Rules regarding medical care in armed conflict have been a cornerstone of international humanitarian law (IHL) since it was first codified in 1864. In contemporary conflicts adherence to these, subsequently refined, rules remains crucial. In this two-part post, I discuss a series of questions about IHL rules governing medical care today. Part I first looks at whether armed forces must have distinct medical services, or, is it sufficient for military personnel to be medically trained so that they can—when necessary—care for the wounded and sick? Second, given the number of civilians present in areas of conflict, the question has arisen of whether military medical services must be prepared to collect and care for wounded and sick civilians (as well as their own and enemy wounded and sick). And, if so, under what circumstances. Third, in order for civilian medical personnel to enjoy special protection under IHL, they must be ‘assigned’ by a party to the conflict. When are they considered ‘assigned’? And lastly, medical personnel have the right not to perform acts contrary to medical ethics, but an exception to the rules on medical confidentiality raises concerns.

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Part II discusses the contours of when medical personnel lose their protection. What acts are considered ‘harmful to the enemy’ such that medical personnel lose their protection? Who may medical personnel defend against what without losing their special protection? And, do medical personnel regain their previous status once they have ceased to commit acts harmful to the enemy?

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1. The need to have distinct military medical services

Distinct military medical services and permanent military medical personnel play a crucial role in the scheme foreseen by international humanitarian law (IHL) treaties. Their purpose is to ensure that the wounded and sick are protected, collected and cared for, to whatever nation they belong. In practice, however, States—and even more so armed groups—are increasingly abandoning using a distinct category of medical personnel, as regulated by IHL, in their armed forces. Instead, some of their members are medically trained, but also have combat roles within their armed forces. This practice allows the States and armed groups to have a greater number of medically trained persons within their troops without renouncing the capacity of these members to fight. An additional reason for such a decision is that these parties do not believe that their enemies will respect identified medical personnel. However, in doing so, they forego the protection such personnel benefit from, as well as the probability that their own wounded may be attended to by their own medical personnel even in the midst of the fighting.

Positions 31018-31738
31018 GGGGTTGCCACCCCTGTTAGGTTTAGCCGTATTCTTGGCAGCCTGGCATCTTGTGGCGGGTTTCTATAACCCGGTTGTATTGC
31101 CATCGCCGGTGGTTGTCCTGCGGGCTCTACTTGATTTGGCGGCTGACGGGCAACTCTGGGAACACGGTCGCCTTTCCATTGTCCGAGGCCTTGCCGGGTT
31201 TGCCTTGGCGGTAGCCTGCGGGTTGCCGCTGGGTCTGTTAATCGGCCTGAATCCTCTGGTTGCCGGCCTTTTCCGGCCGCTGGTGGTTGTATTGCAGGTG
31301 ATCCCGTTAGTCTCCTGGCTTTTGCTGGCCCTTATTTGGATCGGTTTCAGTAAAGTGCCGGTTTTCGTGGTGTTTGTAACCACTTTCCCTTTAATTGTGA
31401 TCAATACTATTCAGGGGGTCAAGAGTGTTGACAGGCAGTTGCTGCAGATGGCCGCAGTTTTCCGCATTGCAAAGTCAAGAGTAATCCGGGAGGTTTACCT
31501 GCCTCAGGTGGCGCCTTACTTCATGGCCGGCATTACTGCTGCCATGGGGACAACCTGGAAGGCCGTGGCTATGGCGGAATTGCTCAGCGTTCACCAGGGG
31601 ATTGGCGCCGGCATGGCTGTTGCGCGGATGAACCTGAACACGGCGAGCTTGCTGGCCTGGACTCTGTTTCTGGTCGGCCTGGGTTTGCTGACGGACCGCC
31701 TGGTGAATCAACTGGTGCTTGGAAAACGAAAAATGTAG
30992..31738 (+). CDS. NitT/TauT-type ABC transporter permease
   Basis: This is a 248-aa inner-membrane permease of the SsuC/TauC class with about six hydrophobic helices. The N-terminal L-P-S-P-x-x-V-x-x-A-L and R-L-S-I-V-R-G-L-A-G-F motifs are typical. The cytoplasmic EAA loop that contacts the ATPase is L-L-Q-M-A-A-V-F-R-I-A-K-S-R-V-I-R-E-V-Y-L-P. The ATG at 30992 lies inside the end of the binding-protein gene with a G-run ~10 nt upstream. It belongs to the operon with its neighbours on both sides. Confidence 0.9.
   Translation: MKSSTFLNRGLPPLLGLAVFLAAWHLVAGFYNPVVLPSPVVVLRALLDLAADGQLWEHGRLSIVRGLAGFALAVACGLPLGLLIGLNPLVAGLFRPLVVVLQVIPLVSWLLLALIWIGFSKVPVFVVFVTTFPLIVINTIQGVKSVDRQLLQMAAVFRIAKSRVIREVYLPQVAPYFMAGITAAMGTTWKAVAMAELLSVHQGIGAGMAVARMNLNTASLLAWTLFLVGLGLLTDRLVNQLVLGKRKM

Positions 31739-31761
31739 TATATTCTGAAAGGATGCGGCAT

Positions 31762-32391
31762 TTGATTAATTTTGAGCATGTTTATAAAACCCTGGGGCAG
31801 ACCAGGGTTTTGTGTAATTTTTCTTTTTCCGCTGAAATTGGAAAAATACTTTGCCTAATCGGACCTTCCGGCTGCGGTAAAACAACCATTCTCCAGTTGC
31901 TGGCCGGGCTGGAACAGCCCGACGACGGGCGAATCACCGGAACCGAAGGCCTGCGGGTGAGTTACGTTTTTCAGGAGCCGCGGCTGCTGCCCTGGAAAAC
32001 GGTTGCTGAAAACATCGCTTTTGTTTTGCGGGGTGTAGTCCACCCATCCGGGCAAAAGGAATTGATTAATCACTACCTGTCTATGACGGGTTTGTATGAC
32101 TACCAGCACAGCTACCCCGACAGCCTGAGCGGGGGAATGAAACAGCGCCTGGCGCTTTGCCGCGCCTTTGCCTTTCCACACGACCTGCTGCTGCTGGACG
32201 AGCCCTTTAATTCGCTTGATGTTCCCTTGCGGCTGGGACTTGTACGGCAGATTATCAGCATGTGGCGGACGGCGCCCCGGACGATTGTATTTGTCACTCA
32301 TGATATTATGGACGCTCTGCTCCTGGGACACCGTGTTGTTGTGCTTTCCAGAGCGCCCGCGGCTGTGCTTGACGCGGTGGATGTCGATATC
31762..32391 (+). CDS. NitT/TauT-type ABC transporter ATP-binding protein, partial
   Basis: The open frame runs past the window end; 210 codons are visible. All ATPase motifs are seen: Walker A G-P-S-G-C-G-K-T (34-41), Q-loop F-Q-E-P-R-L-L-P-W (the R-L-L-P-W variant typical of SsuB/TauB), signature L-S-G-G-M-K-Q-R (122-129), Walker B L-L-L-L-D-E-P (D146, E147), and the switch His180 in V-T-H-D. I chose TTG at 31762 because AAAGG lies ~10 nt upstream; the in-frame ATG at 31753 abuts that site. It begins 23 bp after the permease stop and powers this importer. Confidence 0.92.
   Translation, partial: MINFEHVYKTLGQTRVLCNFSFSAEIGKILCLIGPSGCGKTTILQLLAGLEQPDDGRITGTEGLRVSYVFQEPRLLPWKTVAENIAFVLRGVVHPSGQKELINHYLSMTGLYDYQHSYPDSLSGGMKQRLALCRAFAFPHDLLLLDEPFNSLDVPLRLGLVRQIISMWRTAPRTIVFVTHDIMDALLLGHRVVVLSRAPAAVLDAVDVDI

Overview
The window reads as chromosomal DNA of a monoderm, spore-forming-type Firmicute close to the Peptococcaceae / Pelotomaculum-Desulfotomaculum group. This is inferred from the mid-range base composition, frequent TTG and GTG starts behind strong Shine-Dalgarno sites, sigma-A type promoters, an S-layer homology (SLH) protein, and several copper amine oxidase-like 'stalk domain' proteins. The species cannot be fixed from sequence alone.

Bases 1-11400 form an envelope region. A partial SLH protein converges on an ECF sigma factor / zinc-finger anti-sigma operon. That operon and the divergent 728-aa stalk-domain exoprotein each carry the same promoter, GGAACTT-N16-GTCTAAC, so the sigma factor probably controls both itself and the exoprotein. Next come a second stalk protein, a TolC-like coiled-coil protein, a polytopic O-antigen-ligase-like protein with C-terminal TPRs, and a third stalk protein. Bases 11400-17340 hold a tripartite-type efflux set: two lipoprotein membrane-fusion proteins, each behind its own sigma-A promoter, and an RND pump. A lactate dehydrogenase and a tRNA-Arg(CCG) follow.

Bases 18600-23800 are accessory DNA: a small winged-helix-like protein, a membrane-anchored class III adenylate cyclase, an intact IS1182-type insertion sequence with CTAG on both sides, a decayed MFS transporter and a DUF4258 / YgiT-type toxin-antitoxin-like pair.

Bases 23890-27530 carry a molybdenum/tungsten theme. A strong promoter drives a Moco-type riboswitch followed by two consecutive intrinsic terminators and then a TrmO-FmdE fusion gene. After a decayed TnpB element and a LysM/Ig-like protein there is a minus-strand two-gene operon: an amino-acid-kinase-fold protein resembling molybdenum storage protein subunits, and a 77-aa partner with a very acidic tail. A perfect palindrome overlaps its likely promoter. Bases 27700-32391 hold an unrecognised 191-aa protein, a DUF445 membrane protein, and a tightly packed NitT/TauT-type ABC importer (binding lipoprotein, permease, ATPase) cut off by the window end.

This leads to the question of whether IHL foresees, or implies, an obligation to have distinct military medical services? Or, is it enough that armed forces have a sufficient number of medically qualified members who, when needed, also have the task to collect and care for the wounded and sick? The answer is unclear. The text of IHL treaties does not oblige a party to have distinct military medical personnel. However, as a detailed regime covers such personnel, it may be claimed that the spirit of IHL requires them to have such personnel, at least when deploying where their civilian medical personnel cannot fulfil the same mission.

2. The necessary preparation of military medical services

Independent of the aforementioned question—whether personnel having the distinct IHL status of military medical personnel must exist—a further set of questions arises as to what extent armed forces must be prepared to deliver medical care, to their own members, to their adversaries and to the local civilian population where they are deployed.

In my view, a belligerent without any medical services violates IHL towards its own forces: the obligation to respect, protect collect and care for is not meant to benefit only the enemy wounded and sick. Such a lack of medical services would be even more of a violation of IHL towards the enemy’s armed forces. Those who conduct hostilities must be prepared to collect and care for wounded and sick. The exact level of preparedness depends on a State’s resources and level of development (see e.g., ICRC Commentary GC I, para 1391).The Eritrea-Ethiopia Claims Commissionheld, in my view correctly: